Some Thoughts on Selling BMWs in a Hypothetical Town

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Some musings inspired by Mark Birch’s quote from Rick Webb’s post:

Rick Webb wrote: Pay or wait. It’s not that hard. Or go to a friend’s house. If you’d gladly pay for it, you would. Your hand is not being forced, you are being given consumption choices. Why is it their job to give you exactly the choice you want, exactly, when others are perfectly happy to pay a higher price for that? It’s like saying I should get a BMW for free because I want it for free. I’d pay for it, but I wouldn’t pay $50k for it. Well, other people will, and they are setting the price, not you. 

While I agree that it’s entirely up to HBO to charge what they want and distribute how they see fit, I also think that going with the “I want a free BMW” comparison is misleading, and misses some important context.

Let’s try this formulation for buying a BMW in a hypothetical town:

You want this year’s $50k BMW, but you can only buy one now if you lease a fleet of cars (mostly Chevy Aveos and Lincoln MKTs) from a specific dealership, at an annual cost of $800k.

It also happens that there’s a neighborhood in your town — down by the docks, probably — where an infinite number of BMWs are parked, unlocked, and with the keys in the ignition.

It’s a kind of sketchy neighborhood, and every once in a while the cops will give someone a ticket for taking one of those BMWs, but for the most part, right or wrong, you can just drive one away without anyone ever noticing.

There are a few additional things to know about this hypothetical town:

  1. There are still plenty of people paying that $800k for the fleet; some pay because that’s how they’ve always gotten cars, and others because they actually use all those cars once in a while. BMW and the dealership are making good money.
  2. BMW can’t make those cars down by the docks stop appearing. They’ve tried, but no matter how many they tow away, there are still an infinite number left.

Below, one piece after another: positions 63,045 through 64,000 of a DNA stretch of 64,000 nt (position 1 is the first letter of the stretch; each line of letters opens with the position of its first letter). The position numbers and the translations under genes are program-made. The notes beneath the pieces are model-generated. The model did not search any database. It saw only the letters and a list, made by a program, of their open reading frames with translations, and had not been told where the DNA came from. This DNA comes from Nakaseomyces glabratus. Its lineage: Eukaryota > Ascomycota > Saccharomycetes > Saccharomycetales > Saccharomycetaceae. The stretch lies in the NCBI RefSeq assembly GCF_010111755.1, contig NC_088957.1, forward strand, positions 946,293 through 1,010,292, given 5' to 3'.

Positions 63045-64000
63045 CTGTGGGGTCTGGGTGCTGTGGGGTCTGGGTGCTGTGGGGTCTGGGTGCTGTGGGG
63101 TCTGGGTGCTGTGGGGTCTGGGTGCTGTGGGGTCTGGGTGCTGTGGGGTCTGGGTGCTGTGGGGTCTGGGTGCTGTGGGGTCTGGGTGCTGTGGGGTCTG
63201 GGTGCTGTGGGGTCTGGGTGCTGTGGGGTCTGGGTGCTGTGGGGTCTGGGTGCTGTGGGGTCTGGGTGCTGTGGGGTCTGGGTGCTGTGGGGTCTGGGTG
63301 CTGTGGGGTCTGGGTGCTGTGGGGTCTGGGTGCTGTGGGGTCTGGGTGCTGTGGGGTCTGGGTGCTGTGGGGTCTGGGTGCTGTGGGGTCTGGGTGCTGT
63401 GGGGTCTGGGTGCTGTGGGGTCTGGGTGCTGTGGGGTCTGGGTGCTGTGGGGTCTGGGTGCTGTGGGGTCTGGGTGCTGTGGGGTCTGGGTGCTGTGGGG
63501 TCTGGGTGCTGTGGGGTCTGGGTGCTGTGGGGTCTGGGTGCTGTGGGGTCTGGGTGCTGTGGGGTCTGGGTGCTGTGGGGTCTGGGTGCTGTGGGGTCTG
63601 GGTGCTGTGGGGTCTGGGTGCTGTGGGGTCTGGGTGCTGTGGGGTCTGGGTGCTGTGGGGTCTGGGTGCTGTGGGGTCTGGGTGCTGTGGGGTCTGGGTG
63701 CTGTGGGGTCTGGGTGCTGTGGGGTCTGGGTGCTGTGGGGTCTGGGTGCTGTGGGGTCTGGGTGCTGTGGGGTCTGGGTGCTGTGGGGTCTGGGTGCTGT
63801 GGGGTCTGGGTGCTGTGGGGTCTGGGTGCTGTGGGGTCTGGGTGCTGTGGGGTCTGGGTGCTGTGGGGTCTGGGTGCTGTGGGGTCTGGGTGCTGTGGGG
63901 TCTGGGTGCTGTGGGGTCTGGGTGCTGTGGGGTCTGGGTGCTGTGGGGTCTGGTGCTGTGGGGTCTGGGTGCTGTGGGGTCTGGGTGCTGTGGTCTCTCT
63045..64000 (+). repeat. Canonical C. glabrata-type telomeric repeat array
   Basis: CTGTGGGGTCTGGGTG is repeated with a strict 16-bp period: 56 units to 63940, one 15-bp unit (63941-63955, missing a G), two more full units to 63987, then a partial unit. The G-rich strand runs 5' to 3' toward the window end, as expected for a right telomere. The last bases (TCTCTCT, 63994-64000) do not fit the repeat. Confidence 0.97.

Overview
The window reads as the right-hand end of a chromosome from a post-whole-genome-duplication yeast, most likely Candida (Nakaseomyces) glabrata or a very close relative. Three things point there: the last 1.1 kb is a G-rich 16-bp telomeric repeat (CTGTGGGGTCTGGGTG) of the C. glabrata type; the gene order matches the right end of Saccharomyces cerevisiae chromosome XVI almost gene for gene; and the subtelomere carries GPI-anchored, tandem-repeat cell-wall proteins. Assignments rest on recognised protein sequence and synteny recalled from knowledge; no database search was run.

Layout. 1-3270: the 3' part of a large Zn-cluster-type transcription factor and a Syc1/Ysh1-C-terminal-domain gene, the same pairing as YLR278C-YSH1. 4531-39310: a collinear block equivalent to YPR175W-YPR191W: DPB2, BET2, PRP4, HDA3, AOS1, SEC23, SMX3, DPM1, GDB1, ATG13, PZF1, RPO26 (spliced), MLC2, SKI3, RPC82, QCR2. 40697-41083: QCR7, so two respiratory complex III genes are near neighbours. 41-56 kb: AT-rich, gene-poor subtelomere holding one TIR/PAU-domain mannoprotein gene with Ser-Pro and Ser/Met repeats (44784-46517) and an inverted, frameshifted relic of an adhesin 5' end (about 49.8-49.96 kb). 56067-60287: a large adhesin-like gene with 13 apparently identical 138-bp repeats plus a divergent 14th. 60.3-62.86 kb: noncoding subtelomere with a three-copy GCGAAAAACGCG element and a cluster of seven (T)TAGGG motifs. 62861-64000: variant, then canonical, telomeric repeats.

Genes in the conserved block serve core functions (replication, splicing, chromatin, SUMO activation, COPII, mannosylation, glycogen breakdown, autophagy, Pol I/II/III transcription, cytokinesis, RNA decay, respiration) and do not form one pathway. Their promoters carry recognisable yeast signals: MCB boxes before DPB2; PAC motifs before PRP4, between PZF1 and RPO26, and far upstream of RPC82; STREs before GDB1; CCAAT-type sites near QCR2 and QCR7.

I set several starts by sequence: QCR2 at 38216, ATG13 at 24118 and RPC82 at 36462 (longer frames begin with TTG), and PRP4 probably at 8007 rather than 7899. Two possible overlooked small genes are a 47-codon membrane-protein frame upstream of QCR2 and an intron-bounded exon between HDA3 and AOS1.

3. A lot of people don’t really like going down to the docks for a BMW. The directions for getting there can be confusing, there are a lot of hookers and con artists hanging around, and it is, after all, illegal to take those cars.
  4. There are an increasing number of people complaining to BMW about the arrangement with the dealership; these people love the BMWs, but really have no use for the other cars that they’re paying for.
  5. There are new dealerships popping up around town that would love to sell BMWs, maybe without the whole fleet thing. They don’t have the number of customers that the fleet dealership does, and can’t offer BMW the same kind of money, but they’re out there nonetheless.

The question for BMW, then, isn’t whether they can sell cars at the price and on the terms that they choose (of course they can), but whether it is to their own benefit in the long term to keep the current arrangement with their current dealership in light of the changing situation in town.

Yes, BMW is making good money from the status quo, but that neighborhood by the docks and those new dealerships just showed up rather recently. Will that $800k lease (only a small part of which goes to BMW, remember) still look as appealing to the townspeople in another couple of years? Is what’s best for the dealership necessarily what’s best for BMW?